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Raising Jewish Children: Research and Indications for Intervention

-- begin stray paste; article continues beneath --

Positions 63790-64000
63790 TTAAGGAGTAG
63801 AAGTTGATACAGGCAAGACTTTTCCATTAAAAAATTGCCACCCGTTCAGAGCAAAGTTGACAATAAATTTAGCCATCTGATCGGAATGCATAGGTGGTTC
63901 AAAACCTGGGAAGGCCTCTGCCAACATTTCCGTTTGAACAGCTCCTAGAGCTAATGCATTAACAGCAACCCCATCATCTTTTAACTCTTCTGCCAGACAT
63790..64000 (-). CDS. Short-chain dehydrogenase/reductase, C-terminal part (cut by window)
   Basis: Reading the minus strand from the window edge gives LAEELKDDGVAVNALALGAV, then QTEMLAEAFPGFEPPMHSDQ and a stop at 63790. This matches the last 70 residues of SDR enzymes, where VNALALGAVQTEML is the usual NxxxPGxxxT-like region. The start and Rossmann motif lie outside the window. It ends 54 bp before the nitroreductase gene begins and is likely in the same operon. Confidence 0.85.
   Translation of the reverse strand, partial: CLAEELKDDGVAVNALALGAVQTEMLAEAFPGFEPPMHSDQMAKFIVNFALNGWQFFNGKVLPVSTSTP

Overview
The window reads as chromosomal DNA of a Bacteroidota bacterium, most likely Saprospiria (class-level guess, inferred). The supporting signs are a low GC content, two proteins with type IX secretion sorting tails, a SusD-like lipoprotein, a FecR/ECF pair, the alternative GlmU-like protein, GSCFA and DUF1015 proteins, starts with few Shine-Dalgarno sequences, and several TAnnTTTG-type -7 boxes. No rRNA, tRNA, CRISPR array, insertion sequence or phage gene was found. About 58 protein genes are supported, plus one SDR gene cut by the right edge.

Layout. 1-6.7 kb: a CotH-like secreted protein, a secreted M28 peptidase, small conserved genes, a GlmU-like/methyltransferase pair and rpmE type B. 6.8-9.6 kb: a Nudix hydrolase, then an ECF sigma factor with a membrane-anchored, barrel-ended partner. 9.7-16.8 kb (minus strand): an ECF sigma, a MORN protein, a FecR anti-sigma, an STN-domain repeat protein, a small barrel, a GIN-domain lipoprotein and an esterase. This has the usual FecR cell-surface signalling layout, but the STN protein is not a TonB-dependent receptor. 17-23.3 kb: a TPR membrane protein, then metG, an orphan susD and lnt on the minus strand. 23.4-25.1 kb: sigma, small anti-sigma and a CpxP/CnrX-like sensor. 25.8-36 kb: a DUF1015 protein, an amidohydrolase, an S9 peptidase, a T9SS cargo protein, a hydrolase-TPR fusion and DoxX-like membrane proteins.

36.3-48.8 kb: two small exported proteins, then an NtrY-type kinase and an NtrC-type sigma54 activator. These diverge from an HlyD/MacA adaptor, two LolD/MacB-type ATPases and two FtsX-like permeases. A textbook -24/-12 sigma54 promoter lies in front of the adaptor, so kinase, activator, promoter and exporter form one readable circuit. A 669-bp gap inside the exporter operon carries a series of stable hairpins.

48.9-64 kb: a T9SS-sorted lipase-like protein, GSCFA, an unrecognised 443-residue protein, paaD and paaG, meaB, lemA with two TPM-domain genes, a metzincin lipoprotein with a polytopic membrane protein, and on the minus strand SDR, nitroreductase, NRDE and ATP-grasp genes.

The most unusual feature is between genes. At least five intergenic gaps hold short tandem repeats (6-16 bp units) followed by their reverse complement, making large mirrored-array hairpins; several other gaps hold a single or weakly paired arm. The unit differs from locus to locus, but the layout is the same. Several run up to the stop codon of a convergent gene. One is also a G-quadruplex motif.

Does family environment trump Jewish education for predicting adult Jewishness? The sense of urgency in studying the impact of Jewish education was, no doubt, intensified by the high rates of intermarriage suggested by 1990 NJPS data. Jewish community leaders, and the researchers they commissioned, often seemed to be looking for a unilateral “fix” for the “problem” of intermarriage, premised on the historical fact that intermarriage has been synonymous with assimilation in many prior Jewish societies. Researchers often tried to untangle the admittedly complex symbiosis between the Jewish connections of the household of origin and the Jewish education provided to children in that household–the more Jewishly connected the parents, the more intensive and sustained the Jewish education they provided their children. But which was really creating the next generation of Jewishly identified adults, Jewish education–or the Jewishly connected parents who arranged for that Jewish education? Researchers like Bruce Phillips concluded that the family was the ultimate predictor of the Jewish identity of the children; to the extent that Jewish education appeared to be responsible, that education was more or less a proxy for the family behind the enrollments.40 Subsequent studies have lent indirect support to this assumption: an analysis of Modern Orthodox day school graduates, for example, found that children from homes with Orthodox observance and parental Jewish educational patterns had very high rates of success in producing Jewishly identified inmarried children, while homes with less consistency–less Orthopraxy–had much lower rates. While schooling, camp, etc., each have a measurable impact, they do not compare to the combined impact of home and formal/ informal education with consonant goals. Adult children tended to replicate the values and behaviors of their parents. New research should interrogate the relative impact of family and education.

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